There have recently been calls for a televised debate between the leaders of the three main political parties in the UK ahead of the next general election.
Gordon Brown (Labour), David Cameron (Conservative) and Nick Clegg (Liberal Democrat) have all agreed, in principle to the debate and Sky News have been running an online petition to gain support from the public and cement it in history.
The televised debate has been a feature of American politics for a number of years. I remember studying Politics at school and discussing Nixon v Kennedy in the first of four televised debates during their presidential campaigns of 1960.
Nixon had recently been discharged from hospital and campaigned right up until the first debate. He also refused television makeup. Kennedy on the other hand had rested. He was tanned, clean-shaven and well prepared. Nixon looked lost, pale, under-weight and was bearing stubble.
The vast majority of the 80 million television viewers thought Kennedy had won the debate. Even with television footage in black and white, his photogenic appeal is widely held as the explanation why. This explanation is reinforced when we consider listeners on radio throughout the U.S regarded Nixon as the winner.
‘Politics in a new light’
Whatever happens the debate in the UK can be seen as a modernisation of democracy and a necessary step towards more transparent politics in the UK. After the expenses scandal and the failure to present a coherent strategy on Afghanistan, it is up to all three leaders to rest and tan (as it were). The British public needs to be reintroduced to politics in a new light and the leader’s debate is a useful opportunity to do so.
This opportunity should be used not necessarily to attack others, nor persistently dig up manifesto promises which have been fulfilled in times gone by, or what I like to call, ‘recalling the glory years’. Nor should it be used to complain about manifesto promises which the government have failed to turn into legislation.
The leaders need to sew together reputations as clean, honest and committed personalities who have a clear outline for the methods they will use to regain public support and bring politics closer to its people.
In my eyes that is what the general election is all about. It is about bringing politics closer to the people it has alienated. It is about parties fighting for votes from a pool of people who might now abstain. It is about increasing the importance of transparency in UK Politics. It is about committing to reforming the pay structure and perks of MP’s and it is about tabling a coherent, visible strategy for Afghanistan, rather than just echoing Barack Obama every three weeks.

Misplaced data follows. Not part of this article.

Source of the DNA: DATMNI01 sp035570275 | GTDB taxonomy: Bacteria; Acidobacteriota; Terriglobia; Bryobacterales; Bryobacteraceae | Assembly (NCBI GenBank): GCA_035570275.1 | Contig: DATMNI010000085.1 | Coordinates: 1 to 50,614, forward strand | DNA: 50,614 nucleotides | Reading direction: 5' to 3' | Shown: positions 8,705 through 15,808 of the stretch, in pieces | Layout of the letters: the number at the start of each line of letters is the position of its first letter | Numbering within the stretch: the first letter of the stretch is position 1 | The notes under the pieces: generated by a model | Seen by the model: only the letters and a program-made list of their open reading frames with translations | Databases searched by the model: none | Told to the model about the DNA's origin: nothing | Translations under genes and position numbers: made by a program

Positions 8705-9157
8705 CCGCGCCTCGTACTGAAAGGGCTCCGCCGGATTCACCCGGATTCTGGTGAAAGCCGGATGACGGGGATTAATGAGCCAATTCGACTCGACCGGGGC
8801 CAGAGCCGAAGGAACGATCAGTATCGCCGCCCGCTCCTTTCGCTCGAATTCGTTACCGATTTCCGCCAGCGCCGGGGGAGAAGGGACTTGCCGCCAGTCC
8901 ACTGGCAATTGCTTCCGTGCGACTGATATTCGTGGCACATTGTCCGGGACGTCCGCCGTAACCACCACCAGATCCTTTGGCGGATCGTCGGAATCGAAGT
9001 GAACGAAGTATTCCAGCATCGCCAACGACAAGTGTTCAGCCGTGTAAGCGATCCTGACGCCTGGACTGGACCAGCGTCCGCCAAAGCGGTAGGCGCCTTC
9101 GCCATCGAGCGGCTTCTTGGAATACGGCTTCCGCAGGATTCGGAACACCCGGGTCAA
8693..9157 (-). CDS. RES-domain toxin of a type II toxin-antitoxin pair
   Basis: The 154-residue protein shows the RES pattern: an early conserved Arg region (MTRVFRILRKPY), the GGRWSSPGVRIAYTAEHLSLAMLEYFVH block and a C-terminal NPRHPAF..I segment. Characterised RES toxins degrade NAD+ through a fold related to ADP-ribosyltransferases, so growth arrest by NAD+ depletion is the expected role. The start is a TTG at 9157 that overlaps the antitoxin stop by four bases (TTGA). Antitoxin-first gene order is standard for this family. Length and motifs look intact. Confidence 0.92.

The question of image
Bearing all of this in mind, we can return to the question of whether or not image will determine the winner of the debate as it did so famously for Kennedy during the 1960 Presidential election. Fifty years on it seems that image is more important than ever before. With not only colour, but now high-definition television, the leaders will have to be weary of the problems encountered by Nixon in 1960.
The viewers will be able to measure the depth of individual creases and crows feet on the leader’s face. If they fail notice it themselves, rest assured it will be printed on tabloid front pages with in-depth analysis detailing ‘the terrain of a modern politician’s face’. In many ways it is an unfortunate aspect of being an important player in politics today, something you must accept is that you will look 60 when you are actually 40 years old.
Having detailed what I think needs to be the focus of the leaders debate and the general election as being based around personable characteristics, it follows that image may well play a large part in determining the outcome. People’s images can create a subconscious confidence in what comes out of their mouth.
In my opinion, any leader looking tired and dishevelled on the night of the debate will find it hard to portray a rejuvenated character who is ready and willing to head up a government for the next four or five years. A leader looking rested, tanned, clean-shaven and youthful may benefit from the ‘Kennedy effect’, presenting the public with a confidence and a readiness which will translate into votes.
By Nick Higgins